This is the first challenge in ramping up munitions manufacturing for the UK: most defence manufacturers are starting from a very small production base. Introducing a meaningful increase will take time, investment and sustained political will.
Feast and Famine
Additionally, there is the challenge of MoD procurement frameworks and attitudes. Understandably, the MoD must demonstrate the value to the taxpayer of its procurements, as well as the technological need for them. In some cases, this drives a ‘feast and famine’ procurement attitude. Large orders will be placed to reduce the cost per system, followed by a long period without orders. This has a significant impact on the manufacturer, which must account for the staff and machine tools required to build those capabilities by either securing export contracts, or diversifying production into other, more certain streams of income. In extreme cases, the demand signal might drop off altogether, leading to a loss of expertise and machinery at the integrator level; and in severe cases the supply chain will also diversify, leading to a loss of components, which in turn creates obsolescence issues in legacy weapons that remain critical.
These are challenges that can be overcome, but again this will require time and definitive commitment; signed contracts for orders are more convincing than letters of intent, for example, as integrators cannot commit to their suppliers without them. However, there is also a need for a prolonged commitment to munitions production, procurement and stockpiling. Stockpiling munitions is expensive and brings additional value risk as unused munitions must be disposed of at cost. In 2008, the UK awarded large contracts to MBDA and NAMMO for the disposal of 27,000 standard MLRS rockets and 22,000 rockets carrying cluster munitions, according to a report published by Jane’s International Defence Review. France faced similar issues, as did many other European countries. This was in part caused by the Ottawa Treaty banning the use of cluster munitions, but the demilitarisation of standard MLRS rockets also demonstrates the financial risk of maintaining large ammunition stockpiles.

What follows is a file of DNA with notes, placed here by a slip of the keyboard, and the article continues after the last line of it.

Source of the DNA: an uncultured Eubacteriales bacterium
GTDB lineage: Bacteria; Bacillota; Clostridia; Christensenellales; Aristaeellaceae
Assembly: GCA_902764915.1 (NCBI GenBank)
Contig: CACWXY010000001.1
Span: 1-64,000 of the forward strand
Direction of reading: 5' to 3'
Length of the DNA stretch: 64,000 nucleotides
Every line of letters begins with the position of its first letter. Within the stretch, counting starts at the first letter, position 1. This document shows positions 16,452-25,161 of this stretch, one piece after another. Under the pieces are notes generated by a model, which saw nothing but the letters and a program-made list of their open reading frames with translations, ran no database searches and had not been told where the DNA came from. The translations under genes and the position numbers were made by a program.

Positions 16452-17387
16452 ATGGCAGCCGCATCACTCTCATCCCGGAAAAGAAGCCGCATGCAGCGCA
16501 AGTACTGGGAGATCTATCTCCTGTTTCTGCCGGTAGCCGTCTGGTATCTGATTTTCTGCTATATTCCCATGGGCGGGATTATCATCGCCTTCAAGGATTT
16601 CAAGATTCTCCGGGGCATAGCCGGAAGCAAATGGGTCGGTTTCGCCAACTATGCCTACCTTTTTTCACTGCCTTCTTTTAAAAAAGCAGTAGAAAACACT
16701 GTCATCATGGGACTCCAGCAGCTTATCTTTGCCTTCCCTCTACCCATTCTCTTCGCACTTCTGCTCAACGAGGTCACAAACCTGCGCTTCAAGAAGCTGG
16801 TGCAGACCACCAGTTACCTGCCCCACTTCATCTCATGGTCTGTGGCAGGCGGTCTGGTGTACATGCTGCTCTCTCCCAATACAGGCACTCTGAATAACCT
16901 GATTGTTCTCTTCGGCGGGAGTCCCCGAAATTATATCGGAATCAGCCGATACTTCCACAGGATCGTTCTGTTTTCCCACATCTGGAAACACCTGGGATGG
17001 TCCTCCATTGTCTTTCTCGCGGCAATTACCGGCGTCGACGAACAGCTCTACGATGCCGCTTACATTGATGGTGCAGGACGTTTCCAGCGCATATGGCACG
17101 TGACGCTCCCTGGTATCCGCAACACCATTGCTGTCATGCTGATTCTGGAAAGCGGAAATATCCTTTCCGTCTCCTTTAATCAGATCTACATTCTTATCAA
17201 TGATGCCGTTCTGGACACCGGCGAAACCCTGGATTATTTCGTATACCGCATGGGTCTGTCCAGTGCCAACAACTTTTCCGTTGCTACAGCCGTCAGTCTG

Successive governments have allowed the stockpile to dwindle, so it will take multiple successive governments to replenish it
However, if the strategic risk of war with Russia is accepted, an increase in magazine depth is essential in order for the British armed forces to form an effective element of NATO’s deterrence package. It is therefore necessary for policymakers and the MoD alike to understand and make clear the long-term costs and support required for this element of defence procurement.
Supply Chains and Dependencies
The supply chains for complex munitions are diverse and introduce further challenges to ramping up production. The Saab NLAW originally relied on more than 14 different suppliers, for example – all of whom will have been subject to the pressures of infrequent orders for the weapons systems mentioned above. Some components used in missiles and guided munitions are impacted by backlogs in microchip production caused by the Covid-19 pandemic, while at the same time representing a potential vulnerability in the event of a dispute with China. Lead times for some chips are sometimes measured in years, not weeks or months – and that is without a backlog. This is reflected in an April statement from the CEO of MBDA, who expressed concern that, while supplies of raw materials were good, that situation might not last forever. Furthermore, the relatively small production lines also make defence manufacturing an unattractive market for suppliers, who can expect far larger orders from the commercial sector and might reasonably be expected to prioritise accordingly.
It is important to understand that the cause of the UK’s reduced munitions stockpile has been in the making since 1991. Successive governments have allowed the stockpile to dwindle, so it will take multiple successive governments to replenish it. The UK’s defence industry, and by extension Europe’s, requires concerted multi-year commitments to increased munitions production if it is to increase output, as well as an understanding from policymakers that this process will not be quick or easy.
Because of this, policymakers should be aware that shortages in current stocks of complex weapons and munitions may be difficult to overcome in the next 12 months. A more realistic timeframe would be the period of 2025–2026, assuming that political will is maintained throughout that period and a shared understanding of what is required in the production of complex munitions is reached.
The views expressed in this Commentary are the author’s, and do not represent those of RUSI or any other institution.